By Thaddeus M. Baklinski

CHICAGO, June 13, 2008 ( – The American Medical Association (AMA) is asking its membership to adopt a policy that would see the organization officially support the removal of the freedom of conscience of pharmacists.

The recommendation that will be considered at this week’s (June 11-14, 2008) AMA Board of Trustees annual meeting states, “A pharmacist’s deliberate refusal to dispense a drug on religious, moral, or ethical grounds, i.e., pharmacist conscientious objection, has been most often associated with Plan B, the emergency contraceptive, and has received considerable attention in both the lay media and in medical journal commentaries. Of all of the reasons why a pharmacist might not dispense a legally valid prescription, conscientious objection is the only one that places a pharmacist’s personal views in potential conflict with the best interests of the patient.”

The recommendation then goes on to state that the AMA, “supports responsibility to the patient as paramount in all situations. Thus, our AMA supports legislation that would require individual pharmacists and pharmacy chains to fill legally valid prescriptions or to provide immediate referral to an appropriate alternative dispensing pharmacy without interference.”

The Pharmacist Conscience Coalition of Pharmacists For Life International responded to the news, accusing the AMA of attempting to deny fundamental freedoms of conscience and of being guilty of hypocrisy.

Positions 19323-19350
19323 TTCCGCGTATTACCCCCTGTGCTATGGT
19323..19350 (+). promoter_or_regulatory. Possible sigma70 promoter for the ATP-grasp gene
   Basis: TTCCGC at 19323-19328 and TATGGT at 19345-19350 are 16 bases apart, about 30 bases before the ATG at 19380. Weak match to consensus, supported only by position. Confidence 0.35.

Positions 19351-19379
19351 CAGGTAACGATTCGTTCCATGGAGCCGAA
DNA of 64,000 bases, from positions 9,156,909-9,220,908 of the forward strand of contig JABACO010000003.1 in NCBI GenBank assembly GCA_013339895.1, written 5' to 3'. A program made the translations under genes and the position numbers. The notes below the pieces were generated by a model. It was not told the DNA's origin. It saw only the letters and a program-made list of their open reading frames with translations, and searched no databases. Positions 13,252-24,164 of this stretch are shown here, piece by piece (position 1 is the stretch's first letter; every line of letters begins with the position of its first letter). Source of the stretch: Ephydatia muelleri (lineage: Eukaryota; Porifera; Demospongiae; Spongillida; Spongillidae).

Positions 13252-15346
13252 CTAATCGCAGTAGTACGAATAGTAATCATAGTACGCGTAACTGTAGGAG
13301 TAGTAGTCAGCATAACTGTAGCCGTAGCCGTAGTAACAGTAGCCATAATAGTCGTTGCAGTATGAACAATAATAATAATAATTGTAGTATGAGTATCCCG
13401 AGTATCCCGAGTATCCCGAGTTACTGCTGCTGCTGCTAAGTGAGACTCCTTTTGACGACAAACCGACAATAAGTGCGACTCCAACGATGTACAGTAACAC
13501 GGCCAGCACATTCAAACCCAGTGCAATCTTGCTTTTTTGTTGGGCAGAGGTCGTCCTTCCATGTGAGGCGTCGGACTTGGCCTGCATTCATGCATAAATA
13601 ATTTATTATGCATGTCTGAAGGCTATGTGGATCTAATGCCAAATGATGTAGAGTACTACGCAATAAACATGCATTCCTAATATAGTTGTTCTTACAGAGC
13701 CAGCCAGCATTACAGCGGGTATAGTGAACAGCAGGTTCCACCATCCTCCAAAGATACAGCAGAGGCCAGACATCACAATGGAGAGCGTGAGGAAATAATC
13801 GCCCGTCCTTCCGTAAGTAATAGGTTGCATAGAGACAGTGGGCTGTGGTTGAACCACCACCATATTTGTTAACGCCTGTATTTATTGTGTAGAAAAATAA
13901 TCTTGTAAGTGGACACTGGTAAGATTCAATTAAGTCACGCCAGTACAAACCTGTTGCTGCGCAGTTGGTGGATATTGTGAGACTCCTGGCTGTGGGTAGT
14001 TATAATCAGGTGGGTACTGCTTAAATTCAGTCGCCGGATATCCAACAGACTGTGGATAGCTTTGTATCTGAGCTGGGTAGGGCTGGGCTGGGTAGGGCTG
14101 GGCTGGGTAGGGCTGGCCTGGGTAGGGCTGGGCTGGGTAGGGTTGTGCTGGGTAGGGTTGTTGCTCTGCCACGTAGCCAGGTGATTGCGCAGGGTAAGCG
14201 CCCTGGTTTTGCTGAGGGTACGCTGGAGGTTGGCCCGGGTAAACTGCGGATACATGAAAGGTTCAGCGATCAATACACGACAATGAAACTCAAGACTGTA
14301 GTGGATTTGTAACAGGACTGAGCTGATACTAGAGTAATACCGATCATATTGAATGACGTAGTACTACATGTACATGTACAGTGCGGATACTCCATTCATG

“This is just the latest in a well-orchestrated series of attacks on the freedom of conscience of medical professionals,” said a press release from Pharmacists for Life. “Such attacks have become commonplace over the past few years…and are most frequently encouraged by abortion advocates and their allies. However, this may be the most hypocritical. While purportedly supporting freedom of conscience protections for physicians, the AMA is arguing that similar protections should be denied pharmacists.”

The AMA, which is an organization for physician’s only, refers its members to the World Medical Association’s 1970 Declaration on Therapeutic Abortion, which provides in article 6 that: “If the physician considers that his convictions do not allow him to advise or perform an abortion, he may withdraw while ensuring the continuity of medical care by a qualified colleague []. The organization, however, sanctimoniously dismisses the interests of pharmacists when they are confronted with a request for a prescription that offends their moral or religious beliefs.

The “Pharmacist Conscience Clause” of the American Pharmacists Association (APhA) Principles of Practice for Pharmaceutical Care states: “APhA recognizes the individual pharmacist’s right to exercise conscientious refusal and supports the establishment of systems to ensure patient’s access to legally prescribed therapy without compromising the pharmacist’s right of conscientious refusal.”

To express your concern to the AMA please contact:

Edward L. Langston, MD, AMA Board of Trustees Chairman
  American Medical Association
  515 N. State Street
  Chicago, IL 60610
  (800) 621-8335